In addition to the rodeo, Superior conducted a competitors' dinner the previous night. "We invited the competitors and their families down to Glacier Ridge, and threw them a dinner right at the landfill site," Mattern says. "A local caterer cooked a big spread, and we had entertainment for everybody that evening." There were approximately 600 people at that event.

MRFING SAFELY "No doubt about it. The greatest hazard facing a solid waste worker is materials handling," Mattern proclaims. "Time and again, [this exposure] always will be with us."

Though a true statement now, material recovery facility (MRF) operators likely can expect some relief in the near future due to a new, ground-breaking standard, Z245.41, that recently has won approval from the American National Standards Institute, New York City.

"It is the closest thing we've ever done to a comprehensive safety program for any of our facilities," says Jack Legler, executive vice president for Washington, D.C.-based Waste Equipment Technologies Association (Wastech).

Wastec, which is an arm of the Environmental Industry Associations, Washington, D.C., sponsors safety standards development jointly with the Solid Waste Association of North America, Silver Spring, Md., and the Washington, D.C.-based Institute of Scrap Iron And Steel.

"[The standard] will be our model should the Occupational Safety and Health Administration (Washington, D.C.) go ahead with a mandatory comprehensive safety requirement as California and Minnesota currently have," he says.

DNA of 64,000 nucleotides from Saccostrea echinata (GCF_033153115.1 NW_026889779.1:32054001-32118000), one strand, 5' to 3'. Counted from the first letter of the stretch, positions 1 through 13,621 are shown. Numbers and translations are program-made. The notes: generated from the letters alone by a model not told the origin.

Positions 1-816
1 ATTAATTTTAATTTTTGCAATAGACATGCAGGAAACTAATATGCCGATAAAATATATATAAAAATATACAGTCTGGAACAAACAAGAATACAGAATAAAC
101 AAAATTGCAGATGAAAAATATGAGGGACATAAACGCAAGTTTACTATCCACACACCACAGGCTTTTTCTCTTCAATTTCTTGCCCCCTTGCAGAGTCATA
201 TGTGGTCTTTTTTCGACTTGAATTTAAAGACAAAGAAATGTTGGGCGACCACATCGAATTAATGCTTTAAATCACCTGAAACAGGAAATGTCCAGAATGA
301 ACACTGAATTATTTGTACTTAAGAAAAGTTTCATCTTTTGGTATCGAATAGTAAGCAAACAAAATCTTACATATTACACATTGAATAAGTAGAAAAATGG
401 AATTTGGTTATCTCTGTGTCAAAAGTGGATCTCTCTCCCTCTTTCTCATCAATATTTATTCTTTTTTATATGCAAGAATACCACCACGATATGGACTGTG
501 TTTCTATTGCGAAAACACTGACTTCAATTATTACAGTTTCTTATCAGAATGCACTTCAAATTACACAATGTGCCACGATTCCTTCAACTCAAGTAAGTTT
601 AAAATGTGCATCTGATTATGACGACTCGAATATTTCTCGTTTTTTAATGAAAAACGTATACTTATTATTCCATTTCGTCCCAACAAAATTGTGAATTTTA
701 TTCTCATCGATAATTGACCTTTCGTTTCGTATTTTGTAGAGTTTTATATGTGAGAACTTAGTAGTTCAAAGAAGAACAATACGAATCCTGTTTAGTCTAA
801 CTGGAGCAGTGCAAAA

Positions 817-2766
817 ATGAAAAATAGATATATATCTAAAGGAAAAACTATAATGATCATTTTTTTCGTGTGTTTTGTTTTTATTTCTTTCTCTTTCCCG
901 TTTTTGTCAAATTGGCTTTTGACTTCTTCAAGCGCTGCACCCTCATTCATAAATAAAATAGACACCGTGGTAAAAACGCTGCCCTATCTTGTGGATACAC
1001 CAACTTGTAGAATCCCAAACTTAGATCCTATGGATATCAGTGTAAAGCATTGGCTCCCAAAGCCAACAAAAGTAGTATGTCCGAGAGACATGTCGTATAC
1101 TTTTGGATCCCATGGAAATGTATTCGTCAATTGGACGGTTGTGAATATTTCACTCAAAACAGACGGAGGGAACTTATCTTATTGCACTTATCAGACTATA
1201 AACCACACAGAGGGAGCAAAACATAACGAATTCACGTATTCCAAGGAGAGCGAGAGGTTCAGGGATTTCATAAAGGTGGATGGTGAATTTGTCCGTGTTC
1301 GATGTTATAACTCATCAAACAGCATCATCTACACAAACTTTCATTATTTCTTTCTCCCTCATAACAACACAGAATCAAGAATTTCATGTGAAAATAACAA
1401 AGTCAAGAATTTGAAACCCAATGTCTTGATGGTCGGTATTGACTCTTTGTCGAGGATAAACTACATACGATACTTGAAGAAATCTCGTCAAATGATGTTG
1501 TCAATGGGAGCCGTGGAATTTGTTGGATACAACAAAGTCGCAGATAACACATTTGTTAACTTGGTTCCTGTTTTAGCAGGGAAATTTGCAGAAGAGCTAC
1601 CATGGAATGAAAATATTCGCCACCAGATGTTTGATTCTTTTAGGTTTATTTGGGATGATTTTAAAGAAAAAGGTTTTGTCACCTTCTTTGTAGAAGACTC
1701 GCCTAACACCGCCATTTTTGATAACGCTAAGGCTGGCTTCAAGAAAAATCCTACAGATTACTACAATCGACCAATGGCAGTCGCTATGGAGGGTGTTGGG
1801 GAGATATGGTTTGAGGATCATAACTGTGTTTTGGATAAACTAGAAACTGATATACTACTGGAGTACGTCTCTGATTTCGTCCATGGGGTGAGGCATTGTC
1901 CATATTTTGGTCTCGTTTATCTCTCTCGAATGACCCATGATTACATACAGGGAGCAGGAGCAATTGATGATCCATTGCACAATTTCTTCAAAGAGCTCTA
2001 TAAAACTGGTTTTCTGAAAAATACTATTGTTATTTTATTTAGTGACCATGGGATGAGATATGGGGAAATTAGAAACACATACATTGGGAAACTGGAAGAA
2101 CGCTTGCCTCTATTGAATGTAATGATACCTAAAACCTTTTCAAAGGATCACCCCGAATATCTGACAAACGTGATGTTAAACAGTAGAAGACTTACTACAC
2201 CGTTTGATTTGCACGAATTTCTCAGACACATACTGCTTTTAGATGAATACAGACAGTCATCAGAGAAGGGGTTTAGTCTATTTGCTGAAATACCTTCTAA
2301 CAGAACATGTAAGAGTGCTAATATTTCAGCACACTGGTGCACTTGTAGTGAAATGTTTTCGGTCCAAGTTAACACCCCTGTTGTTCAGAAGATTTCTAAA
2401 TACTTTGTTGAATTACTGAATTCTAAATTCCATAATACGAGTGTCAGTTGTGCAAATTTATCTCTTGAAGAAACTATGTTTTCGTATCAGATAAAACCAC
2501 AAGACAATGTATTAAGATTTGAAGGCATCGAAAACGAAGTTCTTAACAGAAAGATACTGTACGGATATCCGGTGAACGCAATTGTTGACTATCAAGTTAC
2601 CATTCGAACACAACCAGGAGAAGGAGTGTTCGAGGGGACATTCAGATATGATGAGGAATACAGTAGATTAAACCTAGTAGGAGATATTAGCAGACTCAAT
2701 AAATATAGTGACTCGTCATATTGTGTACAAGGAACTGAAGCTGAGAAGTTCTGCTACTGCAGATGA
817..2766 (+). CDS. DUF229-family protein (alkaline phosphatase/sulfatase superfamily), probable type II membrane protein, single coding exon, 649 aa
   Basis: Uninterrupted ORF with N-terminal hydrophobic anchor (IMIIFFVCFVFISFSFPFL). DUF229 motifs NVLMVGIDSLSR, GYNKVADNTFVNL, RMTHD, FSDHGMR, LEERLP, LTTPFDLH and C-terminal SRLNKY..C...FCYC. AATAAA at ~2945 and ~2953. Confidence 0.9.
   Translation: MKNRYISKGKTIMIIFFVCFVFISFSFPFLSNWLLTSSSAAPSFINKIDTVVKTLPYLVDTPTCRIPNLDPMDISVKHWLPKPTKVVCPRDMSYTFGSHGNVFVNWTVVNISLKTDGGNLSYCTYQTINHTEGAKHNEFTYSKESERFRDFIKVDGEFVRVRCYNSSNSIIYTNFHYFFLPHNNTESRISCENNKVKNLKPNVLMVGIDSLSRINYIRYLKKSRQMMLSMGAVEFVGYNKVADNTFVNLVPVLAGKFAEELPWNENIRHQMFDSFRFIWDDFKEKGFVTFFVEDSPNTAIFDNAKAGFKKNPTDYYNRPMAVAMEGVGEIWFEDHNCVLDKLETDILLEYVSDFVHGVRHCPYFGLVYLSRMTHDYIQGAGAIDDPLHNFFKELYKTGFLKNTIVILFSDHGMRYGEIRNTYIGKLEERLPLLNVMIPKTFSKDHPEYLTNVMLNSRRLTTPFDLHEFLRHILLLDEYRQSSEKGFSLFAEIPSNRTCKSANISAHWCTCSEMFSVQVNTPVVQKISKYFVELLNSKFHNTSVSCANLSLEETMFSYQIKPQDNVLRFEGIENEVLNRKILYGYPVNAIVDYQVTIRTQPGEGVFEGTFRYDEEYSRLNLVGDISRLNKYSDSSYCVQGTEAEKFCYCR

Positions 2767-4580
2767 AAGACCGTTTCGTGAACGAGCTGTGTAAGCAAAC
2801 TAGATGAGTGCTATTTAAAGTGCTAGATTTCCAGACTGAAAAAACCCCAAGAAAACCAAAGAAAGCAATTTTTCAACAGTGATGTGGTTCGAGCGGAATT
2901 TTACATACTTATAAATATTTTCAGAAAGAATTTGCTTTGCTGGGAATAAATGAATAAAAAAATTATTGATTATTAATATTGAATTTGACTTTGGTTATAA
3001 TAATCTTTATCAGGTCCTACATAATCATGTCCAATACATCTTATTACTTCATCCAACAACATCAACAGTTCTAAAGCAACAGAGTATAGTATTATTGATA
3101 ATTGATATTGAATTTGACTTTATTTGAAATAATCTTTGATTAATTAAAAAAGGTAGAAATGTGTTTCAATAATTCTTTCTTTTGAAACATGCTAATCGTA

According to Legler, the Z245.41 standard for commingled MRFs will apply to all new facilities and existing facilities' training sections 18 months from its approval date - October 14, 1997 - and to all MRFs starting five years from that time.

The standard is long and covers everything, explains Legler, especially in regard to system and machine integration's. "Basically, you're taking lots of different technologies from lots of different providers and [asking] the system's designer [to plug them all together]," Legler says. Thus, "the standard's main objective is to [guide operators through] these integrated operations - and that gets into many subjects."

The most significant points that are not included in the new standard are site safety (which concerns the actual lot and the roads leading into it) and aerosol can recycling.